Loneliness Worse for Health Than Smoking, Obesity, Alcoholism

While it might not be regularly considered a high-risk lifestyle factor, the so-called loneliness epidemic appears to be an absolutely devastating risk factor for health.

In a press release about new research, the Regenstrief Institute data informatics firm said that its study, conducted alongside the Indiana University School of Medicine, suggests that a majority of people aged 65 or older consider themselves lonely — which may well be worse for them than alcoholism, obesity, smoking at least 15 cigarettes per day, or leading a sedentary lifestyle.

Published in the Journal of the American Geriatric Society, this groundbreaking look at what researchers are calling a "biophysical stressor" may help doctors better address this overlooked lifestyle factor that seems to greatly reduce quality of life for seniors.

The results were alarming: that nearly 53 percent of seniors identified in a database study experienced loneliness, and among those who experienced it, mental and physical health outcomes were much poorer across demographics and health conditions.

As prior research has indicated, loneliness is associated with greater mortality risks than the aforementioned lifestyle factors — though to be fair, the two can be entwined when being lonely leads to overindulging in food and alcohol, or lessen the desire or even ability to exercise, depending on whether it's comorbid with other mental health issues such as depression or anxiety.

"Based on the literature and research, loneliness has influences on health that are quite significant and quite strong," IU research scientist and professor Monica Williams-Farrelly said in the Regenstrief press release. "So in the same way that we ask older adults: 'Do you smoke? Or do you measure your blood sugar?' We should be inquiring about and measuring loneliness and offering solutions."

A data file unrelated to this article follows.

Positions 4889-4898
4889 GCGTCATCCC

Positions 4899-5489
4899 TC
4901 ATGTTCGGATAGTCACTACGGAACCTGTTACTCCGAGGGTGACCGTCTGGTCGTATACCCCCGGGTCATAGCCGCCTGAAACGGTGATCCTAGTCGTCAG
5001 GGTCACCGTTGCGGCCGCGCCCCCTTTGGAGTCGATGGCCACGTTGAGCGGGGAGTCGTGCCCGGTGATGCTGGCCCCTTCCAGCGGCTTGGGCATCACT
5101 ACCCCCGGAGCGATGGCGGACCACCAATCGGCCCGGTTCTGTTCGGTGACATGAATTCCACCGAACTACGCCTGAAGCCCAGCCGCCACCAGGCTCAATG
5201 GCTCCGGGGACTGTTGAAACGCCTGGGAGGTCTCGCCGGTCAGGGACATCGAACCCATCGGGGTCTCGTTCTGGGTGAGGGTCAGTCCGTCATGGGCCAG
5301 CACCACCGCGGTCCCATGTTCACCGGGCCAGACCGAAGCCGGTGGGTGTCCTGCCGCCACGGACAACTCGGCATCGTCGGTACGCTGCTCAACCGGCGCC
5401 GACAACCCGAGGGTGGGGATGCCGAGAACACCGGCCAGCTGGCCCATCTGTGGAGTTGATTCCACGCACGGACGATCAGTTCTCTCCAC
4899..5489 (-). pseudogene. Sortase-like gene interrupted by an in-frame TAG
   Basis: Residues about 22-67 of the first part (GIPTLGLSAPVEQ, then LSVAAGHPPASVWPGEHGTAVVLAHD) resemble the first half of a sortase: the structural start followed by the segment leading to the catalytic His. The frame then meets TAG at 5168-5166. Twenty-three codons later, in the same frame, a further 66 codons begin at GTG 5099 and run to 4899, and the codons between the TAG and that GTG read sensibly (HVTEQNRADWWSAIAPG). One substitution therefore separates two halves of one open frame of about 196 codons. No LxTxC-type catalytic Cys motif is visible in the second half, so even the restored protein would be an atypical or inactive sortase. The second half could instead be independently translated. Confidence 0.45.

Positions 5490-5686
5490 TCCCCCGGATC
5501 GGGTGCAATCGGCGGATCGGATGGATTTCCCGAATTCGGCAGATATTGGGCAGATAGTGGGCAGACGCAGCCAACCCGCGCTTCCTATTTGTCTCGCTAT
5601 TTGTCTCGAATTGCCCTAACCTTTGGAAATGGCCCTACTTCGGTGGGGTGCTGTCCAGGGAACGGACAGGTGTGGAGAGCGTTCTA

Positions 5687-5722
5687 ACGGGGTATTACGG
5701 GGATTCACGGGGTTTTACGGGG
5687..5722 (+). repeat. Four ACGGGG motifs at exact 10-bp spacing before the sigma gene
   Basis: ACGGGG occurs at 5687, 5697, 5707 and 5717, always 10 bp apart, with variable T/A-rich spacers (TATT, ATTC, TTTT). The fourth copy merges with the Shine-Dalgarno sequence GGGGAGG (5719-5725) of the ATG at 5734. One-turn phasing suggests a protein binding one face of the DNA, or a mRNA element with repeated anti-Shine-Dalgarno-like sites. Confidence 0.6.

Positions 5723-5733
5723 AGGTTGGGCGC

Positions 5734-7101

Williams-Farrelly and her colleagues gathered their data by sifting through the Caregiver Outcomes of Alzheimer's Disease Screening study, an ongoing survey that evaluates dementia screening among clinicians. While their specific dataset comes from the height of the COVID-19 pandemic in 2020 and 2021, the researchers said that they'd identified a growing trend in loneliness long before the coronavirus outbreak and its accompanying isolation.

"Loneliness may seem simple, but it can be complex to identify and address," the research scientist said. "It started to become a problem before COVID-19, and then with the national stay-at-home order caused by the pandemic, social contact was being prevented, which exacerbated the problem."

To help address this loneliness epidemic, which in 2023 was the subject of an advisory from the US Surgeon General's Office because it's gotten so bad, the IU and Regenstrief researchers are suggesting that these feelings of isolation be treated as serious health factors — before it's too late.

More on aging adulthood: Doing This Thing While Talking Is a Sign of Oncoming Dementia, Scientists Find